DOF CoC is not about megapixels, it is about sensor diagonal size, and the degree of viewing enlargement expected. When we used popular 35 mm film, the common estimate was CoC 0.03 mm. Because, the 35 mm film diagonal is 43.3 mm, and the estimate for viewing the standard definition of an 8x10 inch enlargement (viewed from a distance of 10 inches) was diagonal / 1442, which gives 0.03 mm. This being the dot size a human eye might be able to see (to perceive an enlarged dot size seen at 10 inches), and DOF computes when CoC and enlargement becomes that size. The 0.03 mm only applied to 35 mm film size (the sensor diagonal). Also full frame size DSLR today (also 36x24 mm), and for the popular APS-size sensors (24x16 mm), it becomes 0.02 mm, and still assumes viewing enlargement to an 8x10 inch print.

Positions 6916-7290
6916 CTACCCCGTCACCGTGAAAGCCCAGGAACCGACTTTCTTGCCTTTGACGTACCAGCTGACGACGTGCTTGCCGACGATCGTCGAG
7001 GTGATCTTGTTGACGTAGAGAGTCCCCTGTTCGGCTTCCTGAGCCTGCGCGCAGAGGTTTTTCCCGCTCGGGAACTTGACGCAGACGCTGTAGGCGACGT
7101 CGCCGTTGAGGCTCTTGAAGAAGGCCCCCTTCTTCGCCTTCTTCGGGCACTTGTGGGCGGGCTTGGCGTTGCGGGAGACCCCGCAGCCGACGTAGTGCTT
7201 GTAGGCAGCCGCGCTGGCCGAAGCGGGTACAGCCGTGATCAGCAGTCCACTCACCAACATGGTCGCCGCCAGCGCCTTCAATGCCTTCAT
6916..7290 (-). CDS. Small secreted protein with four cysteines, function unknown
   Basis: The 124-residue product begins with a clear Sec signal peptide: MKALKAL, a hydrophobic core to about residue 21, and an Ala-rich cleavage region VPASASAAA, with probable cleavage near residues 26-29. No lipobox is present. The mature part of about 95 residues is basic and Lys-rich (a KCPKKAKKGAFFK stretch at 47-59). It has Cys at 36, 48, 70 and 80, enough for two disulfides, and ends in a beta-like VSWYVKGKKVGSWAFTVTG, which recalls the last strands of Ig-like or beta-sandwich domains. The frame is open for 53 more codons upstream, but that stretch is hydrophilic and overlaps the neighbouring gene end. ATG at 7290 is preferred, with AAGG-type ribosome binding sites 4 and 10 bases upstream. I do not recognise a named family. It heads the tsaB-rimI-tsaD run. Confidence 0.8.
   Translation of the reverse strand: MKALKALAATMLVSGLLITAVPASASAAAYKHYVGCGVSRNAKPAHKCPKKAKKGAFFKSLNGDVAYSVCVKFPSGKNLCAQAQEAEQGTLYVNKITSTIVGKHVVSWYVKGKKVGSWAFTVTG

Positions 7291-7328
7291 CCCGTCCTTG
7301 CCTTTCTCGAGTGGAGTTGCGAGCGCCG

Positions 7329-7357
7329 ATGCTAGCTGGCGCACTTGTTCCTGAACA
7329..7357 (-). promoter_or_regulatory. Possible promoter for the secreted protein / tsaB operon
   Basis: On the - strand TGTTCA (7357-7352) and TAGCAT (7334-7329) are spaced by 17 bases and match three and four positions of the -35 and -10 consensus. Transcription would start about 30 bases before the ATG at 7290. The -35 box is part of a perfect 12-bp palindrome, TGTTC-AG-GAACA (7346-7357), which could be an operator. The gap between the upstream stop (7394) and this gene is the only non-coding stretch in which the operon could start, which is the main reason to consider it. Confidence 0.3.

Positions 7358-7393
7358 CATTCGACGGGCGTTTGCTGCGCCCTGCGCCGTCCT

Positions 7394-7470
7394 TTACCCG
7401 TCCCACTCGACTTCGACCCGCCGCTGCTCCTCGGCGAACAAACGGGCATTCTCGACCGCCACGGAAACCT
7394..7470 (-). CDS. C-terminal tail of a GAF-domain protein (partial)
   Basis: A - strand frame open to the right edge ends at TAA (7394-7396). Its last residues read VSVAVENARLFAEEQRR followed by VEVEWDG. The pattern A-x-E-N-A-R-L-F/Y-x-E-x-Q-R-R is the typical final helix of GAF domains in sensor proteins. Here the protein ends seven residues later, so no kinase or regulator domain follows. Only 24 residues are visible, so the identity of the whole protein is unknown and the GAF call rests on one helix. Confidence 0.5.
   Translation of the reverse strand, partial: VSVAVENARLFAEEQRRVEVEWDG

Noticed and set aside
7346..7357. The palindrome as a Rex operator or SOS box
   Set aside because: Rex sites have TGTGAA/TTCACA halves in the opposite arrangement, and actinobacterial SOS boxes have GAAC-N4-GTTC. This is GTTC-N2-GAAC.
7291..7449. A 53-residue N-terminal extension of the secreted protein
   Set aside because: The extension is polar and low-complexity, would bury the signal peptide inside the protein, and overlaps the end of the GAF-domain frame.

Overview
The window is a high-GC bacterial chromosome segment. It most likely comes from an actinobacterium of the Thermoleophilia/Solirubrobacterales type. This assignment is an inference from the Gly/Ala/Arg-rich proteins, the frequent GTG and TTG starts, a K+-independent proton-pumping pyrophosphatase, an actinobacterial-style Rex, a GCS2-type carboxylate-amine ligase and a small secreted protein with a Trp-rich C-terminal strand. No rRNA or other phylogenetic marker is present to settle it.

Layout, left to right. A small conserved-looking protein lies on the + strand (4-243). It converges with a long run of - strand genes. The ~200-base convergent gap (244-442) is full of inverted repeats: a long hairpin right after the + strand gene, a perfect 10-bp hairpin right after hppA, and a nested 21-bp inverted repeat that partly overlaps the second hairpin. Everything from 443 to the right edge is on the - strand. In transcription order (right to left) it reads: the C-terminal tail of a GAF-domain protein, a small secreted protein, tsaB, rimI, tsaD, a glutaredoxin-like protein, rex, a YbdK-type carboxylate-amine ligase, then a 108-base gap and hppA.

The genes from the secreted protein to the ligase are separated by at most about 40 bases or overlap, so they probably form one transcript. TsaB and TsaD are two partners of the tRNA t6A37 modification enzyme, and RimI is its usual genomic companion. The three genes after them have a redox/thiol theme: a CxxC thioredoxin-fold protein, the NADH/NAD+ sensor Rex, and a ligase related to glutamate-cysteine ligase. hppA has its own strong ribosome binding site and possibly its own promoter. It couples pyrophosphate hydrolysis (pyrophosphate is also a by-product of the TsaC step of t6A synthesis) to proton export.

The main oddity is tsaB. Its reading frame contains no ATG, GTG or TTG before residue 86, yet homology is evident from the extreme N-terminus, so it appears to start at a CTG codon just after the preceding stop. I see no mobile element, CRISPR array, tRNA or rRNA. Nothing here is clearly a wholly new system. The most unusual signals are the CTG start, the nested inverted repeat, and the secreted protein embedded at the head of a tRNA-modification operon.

In past history, there were other estimates for CoC, diagonal / 1732 in the beginning, and later on more recently, diagonal / 1500. However, the 0.03 and 0.02 mm CoC numbers became popular with Japanese camera manufacturers, and that is an implied divisor of 1442 (used by virtually all on-line DOF calculators).
The smaller the sensor (needing greater enlargement), or for greater enlargement than 8x10 inch, this enlargement allows visually seeing the blur better, so the CoC limit has to become smaller (to still recognize the blur the same equal way). Or instead, if you view a smaller image, or have a larger sensor, CoC can become larger.
Depth of Field calculators must ask which sensor size to compute usable CoC, but the DOF standard still assumes viewing 8x10 inch size at 10 inches (rarely mentioned today). I have one at https://www.scantips.com/lights/dof.html that also asks print size (enlargement) and also provides for different divisors.